Environment

You'll see more carbon labels in the grocery store next year. Here's what they mean.

Carbon labels tell consumers the environmental impact of oat milk, dish soap and more. Do they work?

(Photo illustration by Justin Poulson)

(Photo illustration by Justin Poulson)

Standing in the supermarket aisle, your hand hovers between two cartons of oat milk. You’ve bought oat milk plenty of times, rarely with much deliberation or indecision. But now there is new information—a label declaring the carbon footprint of Oatly brand oat milk: 0.31 kg CO₂e per kg.

Is 0.31 kg a lot of CO₂e? A little? Is it more or less than the CO₂e content in competing brands of oat milk? What is CO₂e?

Welcome to carbon labelling, which you’ll be seeing more and more of in 2022. A product’s climate footprint is the calculable impact on the environment from making it, expressed through carbon dioxide equivalents (CO₂e), the measure used by the United Nations Framework Convention on Climate Change and the European Commission.

The metric represents a conversion of the varying effects of different gases into the equivalent amount of carbon dioxide (CO₂) it would take to create the same greenhouse effect. Carbon labelling has already been introduced by Oatly, Quorn (an animal-free protein company) and Just Salad, the quick-service restaurant with dozens of locations in the U.S. Unilever, maker of over 75,000 consumer goods including Hellmann’s mayonnaise, Lipton tea and Sunlight dish soap, will begin carbon labelling this year, aiming to have about 30,000 products labelled within five years and to achieve net zero emissions (through a combination of reductions and offsets, and not the same as actual zero emissions) by 2039.

READ: Canada’s economy won’t prosper without climate change investments 

David Bryngelsson, CEO of CarbonCloud, a U.K.-based CO₂e certification body, grew frustrated at the silo effect of scientific information that is often indecipherable to the public. “We know enough as a research community about climate science,” says Bryngelsson. “How do we create a system where access to that information is available without everyone needing to do a Ph.D. in physics to get there?”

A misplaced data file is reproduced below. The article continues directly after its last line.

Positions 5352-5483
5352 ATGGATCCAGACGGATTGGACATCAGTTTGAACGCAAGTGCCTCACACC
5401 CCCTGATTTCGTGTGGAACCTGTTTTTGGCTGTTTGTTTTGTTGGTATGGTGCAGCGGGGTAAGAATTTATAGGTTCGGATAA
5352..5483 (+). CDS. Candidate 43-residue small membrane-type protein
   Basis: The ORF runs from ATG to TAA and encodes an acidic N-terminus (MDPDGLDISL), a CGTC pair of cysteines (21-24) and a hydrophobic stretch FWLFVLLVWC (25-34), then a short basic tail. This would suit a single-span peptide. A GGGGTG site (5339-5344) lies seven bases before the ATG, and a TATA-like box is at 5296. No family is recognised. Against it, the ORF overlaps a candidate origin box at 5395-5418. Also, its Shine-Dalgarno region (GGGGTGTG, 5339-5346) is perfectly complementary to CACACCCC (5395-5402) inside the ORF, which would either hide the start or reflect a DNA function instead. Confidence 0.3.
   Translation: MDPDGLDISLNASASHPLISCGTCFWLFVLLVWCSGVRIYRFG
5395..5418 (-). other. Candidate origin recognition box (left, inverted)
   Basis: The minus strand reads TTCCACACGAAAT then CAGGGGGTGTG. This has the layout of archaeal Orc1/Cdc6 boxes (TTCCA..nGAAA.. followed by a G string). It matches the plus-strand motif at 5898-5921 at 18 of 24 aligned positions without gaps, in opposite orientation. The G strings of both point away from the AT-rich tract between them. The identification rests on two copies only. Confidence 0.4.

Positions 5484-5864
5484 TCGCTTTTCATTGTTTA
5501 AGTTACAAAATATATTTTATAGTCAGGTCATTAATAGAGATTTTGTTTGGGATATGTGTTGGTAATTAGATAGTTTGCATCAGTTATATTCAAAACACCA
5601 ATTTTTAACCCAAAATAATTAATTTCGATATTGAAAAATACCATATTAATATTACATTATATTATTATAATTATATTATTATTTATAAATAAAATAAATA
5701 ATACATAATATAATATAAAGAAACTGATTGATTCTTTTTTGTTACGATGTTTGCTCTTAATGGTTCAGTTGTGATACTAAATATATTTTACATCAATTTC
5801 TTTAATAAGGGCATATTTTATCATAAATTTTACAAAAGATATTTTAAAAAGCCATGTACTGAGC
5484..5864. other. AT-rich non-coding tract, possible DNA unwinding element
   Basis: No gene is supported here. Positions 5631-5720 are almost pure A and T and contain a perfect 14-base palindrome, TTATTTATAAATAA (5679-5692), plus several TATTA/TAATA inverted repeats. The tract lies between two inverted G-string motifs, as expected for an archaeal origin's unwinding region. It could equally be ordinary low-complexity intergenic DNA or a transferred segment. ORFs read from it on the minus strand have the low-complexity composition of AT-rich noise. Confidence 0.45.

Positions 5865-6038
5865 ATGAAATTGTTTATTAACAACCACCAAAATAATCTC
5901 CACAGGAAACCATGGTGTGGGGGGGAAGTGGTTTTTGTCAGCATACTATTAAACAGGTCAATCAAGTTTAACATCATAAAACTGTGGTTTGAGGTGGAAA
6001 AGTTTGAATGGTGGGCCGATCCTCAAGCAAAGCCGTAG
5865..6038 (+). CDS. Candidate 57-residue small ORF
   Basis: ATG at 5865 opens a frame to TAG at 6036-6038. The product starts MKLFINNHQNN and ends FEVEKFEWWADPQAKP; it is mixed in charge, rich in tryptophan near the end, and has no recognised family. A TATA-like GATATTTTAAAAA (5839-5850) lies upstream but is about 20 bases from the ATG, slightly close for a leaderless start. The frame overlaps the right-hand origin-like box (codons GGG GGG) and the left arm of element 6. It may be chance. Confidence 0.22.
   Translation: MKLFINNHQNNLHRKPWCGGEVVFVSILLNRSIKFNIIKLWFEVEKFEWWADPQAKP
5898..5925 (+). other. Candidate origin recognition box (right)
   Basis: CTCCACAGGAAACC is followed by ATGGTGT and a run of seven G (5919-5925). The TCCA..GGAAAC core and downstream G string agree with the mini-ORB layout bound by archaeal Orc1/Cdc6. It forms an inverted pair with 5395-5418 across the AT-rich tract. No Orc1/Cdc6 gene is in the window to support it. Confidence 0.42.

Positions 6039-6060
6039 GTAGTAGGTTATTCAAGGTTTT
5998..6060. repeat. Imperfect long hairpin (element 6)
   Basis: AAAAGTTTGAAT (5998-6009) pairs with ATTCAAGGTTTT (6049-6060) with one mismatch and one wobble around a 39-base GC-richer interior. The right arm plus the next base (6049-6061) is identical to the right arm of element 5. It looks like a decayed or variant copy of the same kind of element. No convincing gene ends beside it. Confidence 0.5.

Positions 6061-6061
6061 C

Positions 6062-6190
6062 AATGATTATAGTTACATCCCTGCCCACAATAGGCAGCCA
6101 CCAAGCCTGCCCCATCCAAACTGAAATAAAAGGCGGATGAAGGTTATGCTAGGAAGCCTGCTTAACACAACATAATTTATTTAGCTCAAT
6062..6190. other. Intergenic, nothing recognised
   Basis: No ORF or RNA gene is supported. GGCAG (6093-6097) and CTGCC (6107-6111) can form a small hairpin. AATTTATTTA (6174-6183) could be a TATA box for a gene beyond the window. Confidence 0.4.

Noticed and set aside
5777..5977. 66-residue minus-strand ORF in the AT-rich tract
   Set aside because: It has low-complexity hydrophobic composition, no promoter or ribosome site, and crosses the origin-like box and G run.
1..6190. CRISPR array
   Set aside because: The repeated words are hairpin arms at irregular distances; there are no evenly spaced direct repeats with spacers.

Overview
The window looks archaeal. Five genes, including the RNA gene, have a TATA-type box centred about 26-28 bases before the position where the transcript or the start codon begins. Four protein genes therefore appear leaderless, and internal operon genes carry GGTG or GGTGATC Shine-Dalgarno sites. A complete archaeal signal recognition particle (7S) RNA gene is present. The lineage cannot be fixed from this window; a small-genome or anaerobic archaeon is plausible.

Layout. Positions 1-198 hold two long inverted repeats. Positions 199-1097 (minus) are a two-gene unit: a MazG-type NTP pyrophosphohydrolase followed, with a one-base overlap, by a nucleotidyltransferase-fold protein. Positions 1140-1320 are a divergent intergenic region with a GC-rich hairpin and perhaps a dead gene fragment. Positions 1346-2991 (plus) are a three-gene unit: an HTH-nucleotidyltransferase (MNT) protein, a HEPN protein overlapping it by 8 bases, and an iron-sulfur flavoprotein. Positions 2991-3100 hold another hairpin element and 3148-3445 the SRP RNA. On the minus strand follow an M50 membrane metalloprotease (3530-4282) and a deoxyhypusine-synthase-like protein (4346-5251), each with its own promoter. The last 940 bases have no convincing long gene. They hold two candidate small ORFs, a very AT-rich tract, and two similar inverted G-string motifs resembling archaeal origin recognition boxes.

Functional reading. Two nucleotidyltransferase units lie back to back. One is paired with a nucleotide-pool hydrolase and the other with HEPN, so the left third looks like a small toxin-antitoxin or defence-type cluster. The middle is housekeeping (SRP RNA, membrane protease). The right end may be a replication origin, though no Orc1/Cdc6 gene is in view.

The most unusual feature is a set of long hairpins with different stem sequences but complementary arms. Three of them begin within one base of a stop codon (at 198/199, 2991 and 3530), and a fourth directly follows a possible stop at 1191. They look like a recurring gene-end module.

CarbonCloud’s digital tool asks clients about the materials, the distance travelled, the mode of transportation and the type of energy used in manufacturing their products. Bryngelsson sees the labels as part of a process of manufacturers publicizing their culpability and intentions in order to create demand in the market for change. “They’re saying, ‘We realize we’re part of the problem.’ And over time, if you’re seeing two types of oat milk and one of them has this and one of them doesn’t, it tells you this brand is working on the issue.”

But Tammara Soma, assistant professor at the School of Resource and Environmental Management at Simon Fraser University, is not sold. “I’m cautious about initiatives that focus on making people into data consumers,” says Soma. She cites “best before” dates, which teach consumers to trust the printed expiration label more than their own senses, leading to a lot of food waste.

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“There’s a lot of confusion around what this amount of carbon equivalent means,” Soma says. “It’s not like calories, [where] everybody can say the average person should consume such-and-such an amount of calories. That’s not the case with carbon labelling.”

If Canada were to meet goals set out by the government in December 2020, that would mean a national CO₂e output of 503 megatonnes by 2030. And a megatonne, as everybody knows, is equal to 1,000,000,000 (one billion) kilos. Say you divide Canada’s 503,000,000,000 kg of CO₂e by our projected 2030 population of 44,000,000. That would give you a carbon footprint of approximately 11 tonnes of CO₂e per year per Canadian, or 31 kg of CO₂e per day. So if you chugged a 1 kg carton of Oatly, that would account for 0.31 kg or one per cent of your daily CO₂e allotment. However, without similar data for all the other choices you make, the number isn’t that meaningful.

Soma says carbon labels might be more helpful as an incentive. Taxes on sugary drinks, for example, are not conceived as a revenue source, but as a way to motivate consumers to drink water and manufacturers to reformulate their drinks with less sugar. For carbon labelling to work that way, Soma says, it would need to be broadly mandated. “A government-led approach is a better and more comprehensive way to target and nudge companies,” she says.

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It’s a wonderful image: the supermarket shopper holding up each item to add up a Weight Watchers-style point system in relation to Canada’s commitment to the Paris Climate Agreement. But would it really make a difference?

“There’s a debate about the best way to approach climate solutions—whether we need collective action or individuals to change their behaviour,” says Navin Ramankutty, professor and Canada Research Chair in Global Environmental Change and Food Security at the Institute for Resources, Environment and Sustainability at the University of British Columbia. “Part of how we get to collective action is making individuals more aware of their actions. It’s not enough. But it’s an important part of the package.”


This article appears in print in the January 2022 issue of Maclean’s magazine with the headline, “Shop your footprint.” Subscribe to the monthly print magazine here.